Editorial: Rahm is wrong about the Boston teachers union contract
Editorials September 12, 2012 10:06PM
Boston Mayor Thomas M. Menino (at lectern), with Boston Teachers Union and public school officials, talks about the teachers contract agreement reached Wednesday after more than two years of negotiations. | Matthew West Boston Herald via AP
Updated: September 13, 2012 10:16AM
If only Chicago teachers could be more like those enlightened educators in Boston.
They settled their thorny conflicts over teacher recall, teacher evaluations and pay without a strike, Mayor Rahm Emanuel told reporters at City Hall on Wednesday.
And Boston teachers agreed to only a 12 percent raise over six years (take that CTU, which is thumbing its nose at a 16 percent average raise over four years!)
Or so Emanuel would like us all to believe.
Without flinching, Emanuel on Wednesday misrepresented the Boston teachers settlement, contorting the facts to help advance his cause as he battles the union. And we pause here, because we support his cause.
But the facts, they’re so pesky!
Let’s start with the raise: Chicago’s 16 percent includes a cost-of-living pay raise plus annual increases for each extra year of service and more education. The COLA raise is only half of the 16 percent.
Shockingly, Boston’s announced raise only includes the COLA. But the district, like nearly every one in the country, also offers raises for experience and education. This omission makes comparison impossible and unfair — but so hard to resist!
Those extra raises in Boston amount to an additional 2 to 3 percent a year, the school system tells us.
Boston teachers, it follows, will get raises that range from roughly 24 to 30 percent on average over six years.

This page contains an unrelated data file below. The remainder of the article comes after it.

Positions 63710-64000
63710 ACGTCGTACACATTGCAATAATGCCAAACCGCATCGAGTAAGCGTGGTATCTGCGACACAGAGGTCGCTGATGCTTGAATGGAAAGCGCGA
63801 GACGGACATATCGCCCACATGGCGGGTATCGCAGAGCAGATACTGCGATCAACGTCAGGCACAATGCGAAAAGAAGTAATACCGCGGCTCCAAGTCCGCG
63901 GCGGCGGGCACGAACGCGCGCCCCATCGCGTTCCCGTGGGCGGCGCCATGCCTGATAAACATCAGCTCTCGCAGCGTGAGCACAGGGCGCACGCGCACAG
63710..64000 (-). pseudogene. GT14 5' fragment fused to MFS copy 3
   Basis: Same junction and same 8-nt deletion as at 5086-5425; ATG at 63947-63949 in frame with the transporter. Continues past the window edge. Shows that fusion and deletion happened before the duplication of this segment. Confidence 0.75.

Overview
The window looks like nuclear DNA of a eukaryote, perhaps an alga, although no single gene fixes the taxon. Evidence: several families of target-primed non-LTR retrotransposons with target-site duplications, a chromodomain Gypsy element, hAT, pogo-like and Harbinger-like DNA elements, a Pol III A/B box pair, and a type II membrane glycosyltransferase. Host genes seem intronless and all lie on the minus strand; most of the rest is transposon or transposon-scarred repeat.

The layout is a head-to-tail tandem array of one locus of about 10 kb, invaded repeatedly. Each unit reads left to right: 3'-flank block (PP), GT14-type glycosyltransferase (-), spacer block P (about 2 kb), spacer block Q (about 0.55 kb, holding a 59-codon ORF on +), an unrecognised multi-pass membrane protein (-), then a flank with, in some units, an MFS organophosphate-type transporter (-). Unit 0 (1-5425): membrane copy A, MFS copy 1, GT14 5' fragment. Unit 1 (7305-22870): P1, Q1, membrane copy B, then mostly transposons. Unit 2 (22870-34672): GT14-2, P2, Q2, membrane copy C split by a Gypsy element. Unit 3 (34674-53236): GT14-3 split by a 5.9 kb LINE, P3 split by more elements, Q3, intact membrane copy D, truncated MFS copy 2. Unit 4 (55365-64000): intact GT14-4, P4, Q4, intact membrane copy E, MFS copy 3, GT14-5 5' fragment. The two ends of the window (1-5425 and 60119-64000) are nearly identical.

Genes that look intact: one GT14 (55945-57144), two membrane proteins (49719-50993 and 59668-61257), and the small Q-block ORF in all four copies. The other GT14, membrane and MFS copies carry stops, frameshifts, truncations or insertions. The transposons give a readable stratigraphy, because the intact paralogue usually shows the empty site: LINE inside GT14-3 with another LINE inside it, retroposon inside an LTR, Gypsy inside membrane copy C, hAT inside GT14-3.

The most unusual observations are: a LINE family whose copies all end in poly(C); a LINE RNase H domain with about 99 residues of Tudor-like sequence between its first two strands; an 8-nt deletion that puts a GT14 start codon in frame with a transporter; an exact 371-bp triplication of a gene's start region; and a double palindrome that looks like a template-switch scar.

Not 12 percent.
Next up is teacher recall. The Chicago Teachers Union wants teachers displaced from closed schools to get first crack at job openings, something Chicago has never had.
Boston has always had recall, always and forever guaranteeing laid-off teachers a job. Seniority trumps all else. That remains in the new contract for teachers displaced from closed schools, even though Emanuel said principals in Boston “will have the ability to hire who they want to hire.” What’s new in Boston is that principals will have greater flexibility in hiring when a candidate isn’t from a closed school, the schools spokesman said.
Finally, there’s teacher evaluations. Here, Emanuel was closest to the truth. Boston teachers agreed to evaluations based in part on student performance. Boston doesn’t have a set percentage like Chicago — 40 percent of the total evaluation — and their union president tells us it will never get that high in Boston. Still, the union agreed to the new evaluation, which is more than we can say for Chicago.
Emanuel was right to praise Boston for inking a deal without dragging kids out of school, a key point as the Chicago strike heads into its fourth day.
Emanuel would have done us all a favor, himself included, if he had left it at that.